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Rights Groups Urge Secretary Clinton to Highlight Plight of Roma in France
Say U.S. voice is needed as Europe's Roma are under pressure
WASHINGTON - September 22 - Human Rights First today urged U.S. Secretary of State Hillary Clinton to comment publicly on the expulsions of Roma from France and the discourse of intolerance used by some French politicians. In a letter also signed by Amnesty International USA, Council for Global Equality, European Roma Rights Center, Freedom House, Human Rights Watch, Open Society Institute, and the Public Interest Law Institute, the groups noted Secretary Clinton's long-term commitment to promoting the rights of Roma and urged the U.S. State Department to specifically address the ongoing situation in France.
Across Europe, Roma are currently facing an array of discriminatory and segregatorypolicies. Increasingly, Roma individuals and communities are victimized by private acts of bias-motivated violence, or hate crime, that further threatens the security of this vulnerable population. On numerous occasions, the United States has pronounced its motivation to combat discrimination, segregation, and violence against Roma.
"Your support would not only draw attention to this particular violation of human rights, but also signal to other countries where Roma are facing significant challenges that the U.S. takes seriously discrimination and collective action against ethnic minorities," the groups' letter to Secretary Clinton notes.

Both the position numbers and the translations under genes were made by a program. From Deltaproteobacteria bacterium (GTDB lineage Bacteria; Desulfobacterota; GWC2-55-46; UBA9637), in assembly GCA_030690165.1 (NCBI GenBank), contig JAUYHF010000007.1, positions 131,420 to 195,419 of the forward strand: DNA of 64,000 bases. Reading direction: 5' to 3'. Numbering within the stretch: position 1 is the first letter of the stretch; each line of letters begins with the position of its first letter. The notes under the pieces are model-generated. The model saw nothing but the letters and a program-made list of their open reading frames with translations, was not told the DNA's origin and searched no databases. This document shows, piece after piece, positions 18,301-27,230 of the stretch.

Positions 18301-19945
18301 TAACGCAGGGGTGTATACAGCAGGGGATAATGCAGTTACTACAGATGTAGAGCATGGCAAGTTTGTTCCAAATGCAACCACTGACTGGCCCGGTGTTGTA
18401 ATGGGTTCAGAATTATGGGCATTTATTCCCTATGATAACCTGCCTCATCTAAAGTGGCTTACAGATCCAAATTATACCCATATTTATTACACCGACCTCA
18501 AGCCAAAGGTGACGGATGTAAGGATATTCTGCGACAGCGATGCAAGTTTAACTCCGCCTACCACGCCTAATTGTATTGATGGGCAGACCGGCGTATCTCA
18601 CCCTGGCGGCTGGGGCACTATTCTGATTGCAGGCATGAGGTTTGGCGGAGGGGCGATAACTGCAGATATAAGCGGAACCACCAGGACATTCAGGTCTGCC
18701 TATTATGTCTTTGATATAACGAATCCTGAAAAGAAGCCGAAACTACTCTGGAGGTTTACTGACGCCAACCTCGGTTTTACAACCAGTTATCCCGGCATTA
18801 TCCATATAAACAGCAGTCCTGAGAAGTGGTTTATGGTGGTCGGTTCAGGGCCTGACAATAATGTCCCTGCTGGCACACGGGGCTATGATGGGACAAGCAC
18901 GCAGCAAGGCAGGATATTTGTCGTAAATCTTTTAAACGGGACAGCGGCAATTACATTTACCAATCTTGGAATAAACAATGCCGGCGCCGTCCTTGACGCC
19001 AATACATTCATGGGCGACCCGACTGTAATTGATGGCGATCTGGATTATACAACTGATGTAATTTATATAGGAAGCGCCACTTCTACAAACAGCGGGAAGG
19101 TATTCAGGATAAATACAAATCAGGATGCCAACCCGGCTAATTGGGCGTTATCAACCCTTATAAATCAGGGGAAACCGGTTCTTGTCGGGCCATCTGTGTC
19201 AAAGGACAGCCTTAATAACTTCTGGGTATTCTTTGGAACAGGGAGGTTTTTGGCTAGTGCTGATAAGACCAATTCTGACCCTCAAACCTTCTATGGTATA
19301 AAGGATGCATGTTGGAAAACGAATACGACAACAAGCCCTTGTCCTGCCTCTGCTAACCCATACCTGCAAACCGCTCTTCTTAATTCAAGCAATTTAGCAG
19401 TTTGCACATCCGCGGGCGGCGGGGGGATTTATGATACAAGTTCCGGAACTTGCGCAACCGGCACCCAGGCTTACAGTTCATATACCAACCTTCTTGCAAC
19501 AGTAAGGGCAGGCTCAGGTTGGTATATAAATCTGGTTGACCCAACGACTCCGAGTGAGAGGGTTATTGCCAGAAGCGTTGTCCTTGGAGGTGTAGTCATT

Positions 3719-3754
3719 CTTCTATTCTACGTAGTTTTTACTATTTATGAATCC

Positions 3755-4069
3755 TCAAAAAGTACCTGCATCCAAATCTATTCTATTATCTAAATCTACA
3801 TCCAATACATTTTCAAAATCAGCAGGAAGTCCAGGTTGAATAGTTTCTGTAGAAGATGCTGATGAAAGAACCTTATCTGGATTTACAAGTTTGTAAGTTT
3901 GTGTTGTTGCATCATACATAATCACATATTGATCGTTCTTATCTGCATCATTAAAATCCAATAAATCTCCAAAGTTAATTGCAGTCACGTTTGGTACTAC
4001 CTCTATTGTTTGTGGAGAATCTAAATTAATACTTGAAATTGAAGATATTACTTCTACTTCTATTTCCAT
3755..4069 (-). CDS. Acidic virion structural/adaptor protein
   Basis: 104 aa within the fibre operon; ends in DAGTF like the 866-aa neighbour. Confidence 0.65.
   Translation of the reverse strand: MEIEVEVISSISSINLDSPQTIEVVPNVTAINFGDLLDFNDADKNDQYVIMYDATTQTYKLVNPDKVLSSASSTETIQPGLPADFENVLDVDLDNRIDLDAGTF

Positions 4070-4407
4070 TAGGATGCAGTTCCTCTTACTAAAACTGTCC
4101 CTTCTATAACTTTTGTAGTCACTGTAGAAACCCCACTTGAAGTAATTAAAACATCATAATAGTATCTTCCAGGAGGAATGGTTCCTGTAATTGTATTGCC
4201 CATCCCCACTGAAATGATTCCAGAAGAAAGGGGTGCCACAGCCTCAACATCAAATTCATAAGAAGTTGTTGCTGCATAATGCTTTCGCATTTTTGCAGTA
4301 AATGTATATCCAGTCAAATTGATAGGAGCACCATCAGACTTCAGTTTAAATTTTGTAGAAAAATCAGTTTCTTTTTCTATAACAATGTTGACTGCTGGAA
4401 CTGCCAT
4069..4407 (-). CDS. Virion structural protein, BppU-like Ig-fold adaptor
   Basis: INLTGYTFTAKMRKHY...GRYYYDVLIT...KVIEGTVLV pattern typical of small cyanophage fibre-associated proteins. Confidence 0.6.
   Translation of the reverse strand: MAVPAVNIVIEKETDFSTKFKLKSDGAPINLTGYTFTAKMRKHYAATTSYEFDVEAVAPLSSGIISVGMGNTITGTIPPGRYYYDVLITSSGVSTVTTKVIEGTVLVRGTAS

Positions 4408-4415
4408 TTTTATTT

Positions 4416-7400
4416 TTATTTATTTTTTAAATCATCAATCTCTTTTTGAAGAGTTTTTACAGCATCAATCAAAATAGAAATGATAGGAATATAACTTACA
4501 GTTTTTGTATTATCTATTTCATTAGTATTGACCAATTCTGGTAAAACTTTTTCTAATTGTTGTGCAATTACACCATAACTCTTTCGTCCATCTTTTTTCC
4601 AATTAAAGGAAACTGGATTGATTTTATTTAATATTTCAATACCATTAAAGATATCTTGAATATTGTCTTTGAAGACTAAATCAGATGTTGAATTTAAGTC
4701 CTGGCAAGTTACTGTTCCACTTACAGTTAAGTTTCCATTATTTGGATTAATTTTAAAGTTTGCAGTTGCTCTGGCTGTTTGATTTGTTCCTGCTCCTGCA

Since July 2010, the French government has dismantled two hundred camps populated by Roma and Traveler groups. It has also expelled approximately 1,230 Roma individuals from France back to their countries of origin, mainly Romania and Bulgaria, though a variety of means such as mandatory deportation orders and so-called "voluntary" repatriations. Rights groups maintain that such singling out of a particular ethnic group for law enforcement action is impermissible, and the French expulsions appear to violate numerous due process guarantees provided for by European Union (E.U.) law.
E.U. laws assert the right of each E.U. citizen to move freely across the territories of its 27 member states. The European Commission, the executive body responsible for enforcing E.U. laws, is currently evaluating if France's actions are in compliance with the E.U. Charter of Fundamental Rights, as well as Directive 2004/38/EC. According to the rules, individuals who no longer fulfill residency requirements can only be expelled if the decision is proportionate and sent to them one month in advance "in writing, fully justified and open to appeal." Collective expulsions are prohibited—as is ethnic profiling—and each case must be studied separately.
"Since you have championed human rights and Roma rights in particular, your response to these expulsions is critical. We urge you to speak today to show political condemnation of France's handling of the Roma evictions and expulsions, as well as the negative stereotyping of Roma by French politicians. The alternative—silence—may only undermine the security and safety of Roma throughout Europe," the groups' letter